Daydreams and Working Memory

It’s the end of the day, and you’ve read the beginning of that article for journal club three times, but whenever you get to the middle of the introduction, your thoughts keep turning to that experiment you’re going to run in the morning. Whether we like it or not, our minds wander frequently, and, as a new study in Psychological Science shows, working memory is partially to blame.

Working memory is a sort of mental workspace that allows you to juggle multiple thoughts all at once. Researchers tested the role of working memory in mind wandering by having volunteers perform a visual-search task in which they had to find a target letter contained in a circle of non-target letters. In some trials, the non-target letters were all O’s (low perceptual-load condition) and in others they were a mix of letters (high perceptual-load condition). A peripheral distracter was also shown to the left or right of the circle.

After completing the task, participants reported what they had been thinking about — either the task or something unrelated to the task — and were assessed for working memory. The researchers found that working memory was related to non-task thoughts only in the low perceptual-load condition.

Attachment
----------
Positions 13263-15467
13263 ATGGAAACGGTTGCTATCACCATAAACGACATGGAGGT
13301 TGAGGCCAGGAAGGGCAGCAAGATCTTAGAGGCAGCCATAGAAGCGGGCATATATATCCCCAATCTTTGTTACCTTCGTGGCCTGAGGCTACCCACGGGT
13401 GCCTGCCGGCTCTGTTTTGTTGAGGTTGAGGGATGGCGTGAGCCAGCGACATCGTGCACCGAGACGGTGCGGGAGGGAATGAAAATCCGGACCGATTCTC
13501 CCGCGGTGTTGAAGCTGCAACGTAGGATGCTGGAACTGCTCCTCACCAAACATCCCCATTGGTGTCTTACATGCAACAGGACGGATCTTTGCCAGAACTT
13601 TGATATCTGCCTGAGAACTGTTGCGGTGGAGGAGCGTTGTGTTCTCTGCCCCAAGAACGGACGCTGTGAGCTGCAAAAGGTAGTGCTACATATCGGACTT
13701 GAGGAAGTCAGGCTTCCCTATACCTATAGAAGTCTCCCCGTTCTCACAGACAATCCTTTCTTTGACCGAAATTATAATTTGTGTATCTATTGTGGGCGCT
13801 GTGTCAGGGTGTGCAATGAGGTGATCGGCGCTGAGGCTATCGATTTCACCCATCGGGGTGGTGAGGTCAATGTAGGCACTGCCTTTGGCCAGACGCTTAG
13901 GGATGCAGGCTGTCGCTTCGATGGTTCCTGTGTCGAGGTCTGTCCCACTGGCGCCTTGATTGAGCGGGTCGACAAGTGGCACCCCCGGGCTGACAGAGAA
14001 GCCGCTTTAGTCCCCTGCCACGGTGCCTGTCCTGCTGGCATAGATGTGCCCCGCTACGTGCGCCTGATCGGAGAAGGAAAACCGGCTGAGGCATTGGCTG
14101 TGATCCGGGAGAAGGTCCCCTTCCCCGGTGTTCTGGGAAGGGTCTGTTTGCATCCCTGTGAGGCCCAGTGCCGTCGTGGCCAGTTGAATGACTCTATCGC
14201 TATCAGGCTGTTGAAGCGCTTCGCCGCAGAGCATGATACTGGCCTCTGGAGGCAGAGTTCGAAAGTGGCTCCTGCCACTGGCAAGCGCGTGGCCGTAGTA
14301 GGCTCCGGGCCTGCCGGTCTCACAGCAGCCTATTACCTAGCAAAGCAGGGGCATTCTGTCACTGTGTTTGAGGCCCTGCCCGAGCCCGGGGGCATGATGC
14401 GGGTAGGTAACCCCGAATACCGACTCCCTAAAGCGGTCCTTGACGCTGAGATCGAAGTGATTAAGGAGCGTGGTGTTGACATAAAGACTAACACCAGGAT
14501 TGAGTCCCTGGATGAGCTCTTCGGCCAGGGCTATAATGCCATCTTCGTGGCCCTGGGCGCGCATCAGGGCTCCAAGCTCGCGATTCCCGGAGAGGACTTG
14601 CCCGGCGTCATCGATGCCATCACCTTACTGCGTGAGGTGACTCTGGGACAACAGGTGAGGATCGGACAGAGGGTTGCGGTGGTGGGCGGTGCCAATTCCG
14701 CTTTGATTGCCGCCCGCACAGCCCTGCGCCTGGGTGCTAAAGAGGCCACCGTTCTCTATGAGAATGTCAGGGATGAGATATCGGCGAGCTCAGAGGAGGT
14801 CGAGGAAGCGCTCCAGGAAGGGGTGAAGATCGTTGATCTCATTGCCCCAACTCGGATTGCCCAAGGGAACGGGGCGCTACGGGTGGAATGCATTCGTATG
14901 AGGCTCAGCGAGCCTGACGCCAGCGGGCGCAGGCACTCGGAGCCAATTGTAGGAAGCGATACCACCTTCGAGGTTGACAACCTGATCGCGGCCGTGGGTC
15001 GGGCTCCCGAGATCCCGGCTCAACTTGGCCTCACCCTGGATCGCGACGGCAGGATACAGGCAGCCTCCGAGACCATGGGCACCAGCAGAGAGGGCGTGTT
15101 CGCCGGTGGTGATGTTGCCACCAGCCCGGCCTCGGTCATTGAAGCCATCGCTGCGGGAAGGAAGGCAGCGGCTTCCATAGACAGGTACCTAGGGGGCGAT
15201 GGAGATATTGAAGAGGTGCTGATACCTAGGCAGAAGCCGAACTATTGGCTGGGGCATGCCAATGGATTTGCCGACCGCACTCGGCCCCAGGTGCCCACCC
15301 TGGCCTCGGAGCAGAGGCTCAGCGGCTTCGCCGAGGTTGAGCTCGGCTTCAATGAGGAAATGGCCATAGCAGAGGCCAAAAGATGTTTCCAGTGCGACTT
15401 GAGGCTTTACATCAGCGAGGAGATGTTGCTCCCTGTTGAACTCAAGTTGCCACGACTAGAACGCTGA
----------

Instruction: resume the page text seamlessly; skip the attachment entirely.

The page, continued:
“What this study seems to suggest is that, when circumstances for the task aren’t very difficult, people who have additional working memory resources deploy them to think about things other than what they’re doing,” says Jonathan Smallwood of the Max Planck Institute, one of the study authors.

But people who have high working memory capacity aren’t doomed to perpetual mind wandering. The research suggests people can control working memory like other mental resources. Of course, it might not feel like you have control when you’re reading the first paragraph of that article — for the 10th time.

References and Further Reading:

Levinson, D. B., Smallwood, J., & Davidson, R. J. (2012.) The persistence of thought: evidence for a role of working memory in the maintenance of task-unrelated thinking. Psychological Science, 23(4), 375-380.

Observer Vol.25, No.5 May/June, 2012

Leave a comment below and continue the conversation.

Comments

Leave a comment.

Comments go live after a short delay. Thank you for contributing.

(required)

(required)